Every dog has its day! Let’s celebrate the therapy dogs at SickKids
By Gemma Villanueva
August 26 marks National Dog Day, where we show our appreciation for family dogs and dogs who work selflessly to keep us safe and bring comfort. At The Hospital for Sick Children (SickKids), there are some four-legged furry friends who help children during their hospital experience. Through the PetSmart Paws (Pets at Work) for Hope program, certified therapy dogs drop in for one-on-one visits. The dogs go to various inpatient clinics, ambulatory clinics and areas of care. For patients in isolation, they can tune in to watch Channel 41 when therapy dogs make guest appearances during Story Time in the Children’s Library.
There's Ozzie, a mild-mannered basset hound, who visits SickKids with his owner-handler, Sheryl Erenberg. One day, they were in the Diabetes Clinic where Ozzie was sitting and playing with outpatients. A little boy approached the duo and asked: “Which one of you has diabetes?” Erenberg chuckles as she remembers this story.
“Kids and parents feel calm and comfortable with him, because he is low energy and approachable,” she says, adding that staff members also break out into smiles when they see the short-legged dog.
Ozzie and Erenberg form one of 16 canine comfort teams, or PAWS teams, who bring lots of cheer to patients, families and staff. The PAWS teams connect with the hospital through St. John Ambulance and Therapeutic Paws of Canada after passing formal assessments. The dogs’ services are free of charge, thanks to generous support from PetSmart. One more team, which includes a retriever, was recently accepted into the program and will soon be making the rounds!
With Ozzie’s friendly disposition, Erenberg knew she wanted to sign him up as a therapy dog. They started off visiting a seniors’ care facility. Ozzie thought it was a great gig, because he could jump on the loveseat with the residents and watch TV. He then earned his child-friendly certification, making it possible to visit SickKids. “He loves working with children. Once they give him a belly rub or snuggle, they’re hooked.”
Sometimes, it takes a while for Ozzie to trot over to his next appointment during his shift. A wagon was offered to transport him around. But Erenberg has a unique incentive: Ozzie will chase after any cookies thrown in his direction.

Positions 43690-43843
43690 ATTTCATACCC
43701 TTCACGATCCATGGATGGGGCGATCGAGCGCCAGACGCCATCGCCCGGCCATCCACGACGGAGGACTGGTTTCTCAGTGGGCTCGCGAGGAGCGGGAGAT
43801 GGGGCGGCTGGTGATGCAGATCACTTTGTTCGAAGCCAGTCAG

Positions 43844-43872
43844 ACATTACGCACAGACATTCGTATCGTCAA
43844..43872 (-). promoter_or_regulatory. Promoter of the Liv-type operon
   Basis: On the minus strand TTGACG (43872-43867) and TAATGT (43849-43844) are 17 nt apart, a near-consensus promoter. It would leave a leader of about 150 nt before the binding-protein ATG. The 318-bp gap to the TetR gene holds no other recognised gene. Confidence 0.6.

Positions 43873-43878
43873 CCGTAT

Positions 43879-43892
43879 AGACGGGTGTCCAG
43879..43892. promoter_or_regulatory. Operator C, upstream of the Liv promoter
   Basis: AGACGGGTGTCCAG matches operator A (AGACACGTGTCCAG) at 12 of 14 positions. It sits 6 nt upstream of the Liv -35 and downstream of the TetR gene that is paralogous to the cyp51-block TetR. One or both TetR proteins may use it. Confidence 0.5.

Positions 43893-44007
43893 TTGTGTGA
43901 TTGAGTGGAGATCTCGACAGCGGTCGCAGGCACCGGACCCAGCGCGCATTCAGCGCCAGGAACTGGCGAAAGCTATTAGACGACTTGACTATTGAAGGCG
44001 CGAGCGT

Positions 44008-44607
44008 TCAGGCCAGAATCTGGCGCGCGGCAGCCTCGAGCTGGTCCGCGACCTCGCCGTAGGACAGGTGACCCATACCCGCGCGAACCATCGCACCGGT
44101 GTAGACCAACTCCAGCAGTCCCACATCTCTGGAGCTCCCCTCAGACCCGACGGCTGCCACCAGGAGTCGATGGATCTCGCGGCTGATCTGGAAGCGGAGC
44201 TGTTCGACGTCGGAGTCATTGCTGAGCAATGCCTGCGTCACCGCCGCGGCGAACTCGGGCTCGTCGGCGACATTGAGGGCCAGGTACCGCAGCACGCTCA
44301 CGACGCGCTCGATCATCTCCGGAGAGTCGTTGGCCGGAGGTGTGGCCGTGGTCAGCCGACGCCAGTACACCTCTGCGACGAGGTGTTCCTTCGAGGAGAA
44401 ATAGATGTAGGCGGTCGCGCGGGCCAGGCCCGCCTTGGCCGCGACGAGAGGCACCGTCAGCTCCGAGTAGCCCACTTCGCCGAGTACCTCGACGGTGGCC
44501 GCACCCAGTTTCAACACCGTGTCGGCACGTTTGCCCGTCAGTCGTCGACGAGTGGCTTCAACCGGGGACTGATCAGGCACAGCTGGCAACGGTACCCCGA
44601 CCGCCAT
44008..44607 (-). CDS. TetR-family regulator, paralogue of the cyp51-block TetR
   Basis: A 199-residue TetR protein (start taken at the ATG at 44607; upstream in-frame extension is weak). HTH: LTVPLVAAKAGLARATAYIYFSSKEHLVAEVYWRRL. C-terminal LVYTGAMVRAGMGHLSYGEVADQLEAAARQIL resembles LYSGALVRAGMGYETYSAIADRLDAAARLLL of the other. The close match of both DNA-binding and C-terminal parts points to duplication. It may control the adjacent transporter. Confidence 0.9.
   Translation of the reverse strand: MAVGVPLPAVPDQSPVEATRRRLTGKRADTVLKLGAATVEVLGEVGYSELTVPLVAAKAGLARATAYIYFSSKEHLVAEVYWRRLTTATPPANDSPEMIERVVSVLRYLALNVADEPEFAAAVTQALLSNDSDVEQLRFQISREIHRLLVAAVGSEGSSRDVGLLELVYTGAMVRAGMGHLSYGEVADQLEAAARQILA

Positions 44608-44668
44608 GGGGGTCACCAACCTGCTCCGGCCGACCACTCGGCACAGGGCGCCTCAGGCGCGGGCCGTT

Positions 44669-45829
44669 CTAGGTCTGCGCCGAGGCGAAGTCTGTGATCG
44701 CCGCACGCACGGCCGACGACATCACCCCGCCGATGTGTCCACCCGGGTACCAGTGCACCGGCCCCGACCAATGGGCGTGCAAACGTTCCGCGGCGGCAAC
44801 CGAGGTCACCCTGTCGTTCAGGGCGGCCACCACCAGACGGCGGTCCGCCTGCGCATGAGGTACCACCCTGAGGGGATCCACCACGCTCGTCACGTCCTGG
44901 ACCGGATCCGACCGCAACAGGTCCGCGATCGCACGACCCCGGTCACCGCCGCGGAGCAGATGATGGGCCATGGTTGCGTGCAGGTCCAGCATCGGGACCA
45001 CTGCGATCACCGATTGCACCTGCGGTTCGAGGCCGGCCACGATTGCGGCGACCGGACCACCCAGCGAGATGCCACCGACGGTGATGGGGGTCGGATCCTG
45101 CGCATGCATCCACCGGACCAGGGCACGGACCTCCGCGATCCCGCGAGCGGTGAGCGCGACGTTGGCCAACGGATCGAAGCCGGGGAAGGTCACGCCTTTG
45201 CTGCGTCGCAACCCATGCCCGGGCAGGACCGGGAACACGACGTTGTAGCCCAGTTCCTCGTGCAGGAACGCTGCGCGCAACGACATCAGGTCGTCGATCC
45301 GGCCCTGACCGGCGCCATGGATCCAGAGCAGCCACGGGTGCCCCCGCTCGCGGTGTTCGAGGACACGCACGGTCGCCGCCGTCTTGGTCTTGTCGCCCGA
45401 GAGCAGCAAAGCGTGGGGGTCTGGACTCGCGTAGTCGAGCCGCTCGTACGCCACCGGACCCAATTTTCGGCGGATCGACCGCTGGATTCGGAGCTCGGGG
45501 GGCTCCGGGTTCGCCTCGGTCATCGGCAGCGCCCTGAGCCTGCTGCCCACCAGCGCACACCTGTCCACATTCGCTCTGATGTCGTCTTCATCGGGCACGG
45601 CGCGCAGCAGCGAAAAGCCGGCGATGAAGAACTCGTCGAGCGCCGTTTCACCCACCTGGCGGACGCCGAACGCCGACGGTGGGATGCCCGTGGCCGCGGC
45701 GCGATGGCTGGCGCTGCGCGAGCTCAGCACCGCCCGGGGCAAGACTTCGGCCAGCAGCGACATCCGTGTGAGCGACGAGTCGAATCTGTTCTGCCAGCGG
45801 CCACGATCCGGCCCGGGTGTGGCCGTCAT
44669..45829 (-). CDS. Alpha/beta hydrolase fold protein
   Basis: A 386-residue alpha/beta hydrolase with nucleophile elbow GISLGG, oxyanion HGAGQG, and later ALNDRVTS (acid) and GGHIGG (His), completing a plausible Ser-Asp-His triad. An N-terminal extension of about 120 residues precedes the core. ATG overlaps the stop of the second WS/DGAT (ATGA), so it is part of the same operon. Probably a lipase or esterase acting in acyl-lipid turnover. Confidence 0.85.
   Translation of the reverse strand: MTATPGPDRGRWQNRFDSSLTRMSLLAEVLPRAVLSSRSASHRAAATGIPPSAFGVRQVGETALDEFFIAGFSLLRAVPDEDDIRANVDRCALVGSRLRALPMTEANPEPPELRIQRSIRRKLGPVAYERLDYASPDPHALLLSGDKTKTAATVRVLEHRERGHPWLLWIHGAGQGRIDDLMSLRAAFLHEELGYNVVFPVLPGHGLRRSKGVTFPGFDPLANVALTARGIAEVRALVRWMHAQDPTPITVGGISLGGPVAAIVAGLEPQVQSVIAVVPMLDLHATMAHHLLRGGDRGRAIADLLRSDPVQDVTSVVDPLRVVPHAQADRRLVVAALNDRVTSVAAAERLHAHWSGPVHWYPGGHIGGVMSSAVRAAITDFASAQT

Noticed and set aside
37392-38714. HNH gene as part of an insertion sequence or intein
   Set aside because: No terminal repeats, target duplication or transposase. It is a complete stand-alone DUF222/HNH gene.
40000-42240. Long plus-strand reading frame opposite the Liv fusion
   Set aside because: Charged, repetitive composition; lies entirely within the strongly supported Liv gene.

Rachel Newson, Human Resources Associate in Volunteer Resources at SickKids, says the therapy dogs can be an important part of the recovery process.
“They are a great distraction for our patients from their regular hospital routine, and provide fun and calming care.”
Emma, 11, is a SickKids kid who received daily visits from a therapy dog during her hospital stay. She described that experience as “the therapy doctors can’t provide.”
“For patients, it is important to get an opportunity to relax and visit with a therapy dog,” says Newson. “It gives them something to look forward to.”
Alexis Shinewald is a Child Life Specialist in SickKids’ Child Life department, which aims to promote a positive hospital experience for children and teens through therapeutic play. She says therapy dogs provide a sense of normalcy for patients and families while they’re coping with hospitalization.
"Therapy dogs change the whole feel of the floor and lift everyone’s spirits," she says. “It’s a pretty magical experience – all of the smiles come out."
She says the visits are especially meaningful for tweens and teens at SickKids, because they might not have the opportunity to venture off their unit to participate in the Child Life’s events and programming.
About 18 years ago, Shinewald helped introduce the pet therapy program into the ambulatory clinics and immunocompromised areas. She brought her own certified therapy dog, Charlee, a chocolate brown standard poodle.
“I saw how my dog brought so much joy to people. Charlee used to cry in the car on the way to SickKids, because she was so excited when I told her, ‘Do you want to go to work?’”
Susan Behan is another longtime volunteer of the PAWS program. First, she brought Buck, her Weimeraner. He often worked with oncology patients. If a patient’s blood count was OK that day, they could spend some time off the unit with the therapy dog. A mattress was placed on the floor of a nearby conference room, so that Buck could sit with patients. For seven years, he visited various units in the hospital.
Behan would return to the PAWS program with Emma, another Weimeraner she had adopted. For the past nine years, the team has visited clinics across the hospital. Emma is the first therapy dog to assist with physiotherapy. During sessions, she works alongside the health-care provider and acts as a reward, non-pharmacological pain relief and a motivational source for patients. For example, she will crawl through a play tunnel so that the patient will follow along. She has encouraged patients to take their first steps after surgery, because they like holding her leash and walking with her. Emma also has a collar decorated with bits of Velcro, laces and buttons for the patient to fasten and unfasten.
“I’ve got a beautiful dog and want to share her with others,” says Behan of Emma, who has distinctive gray fur and striking eyes. “It’s rewarding to see people’s smiles and the progress made by patients in their rehabilitation with Emma’s help.”
Thank you to all of our canine friends for your hard work and bringing happiness to SickKids – you’re all a special breed of volunteer!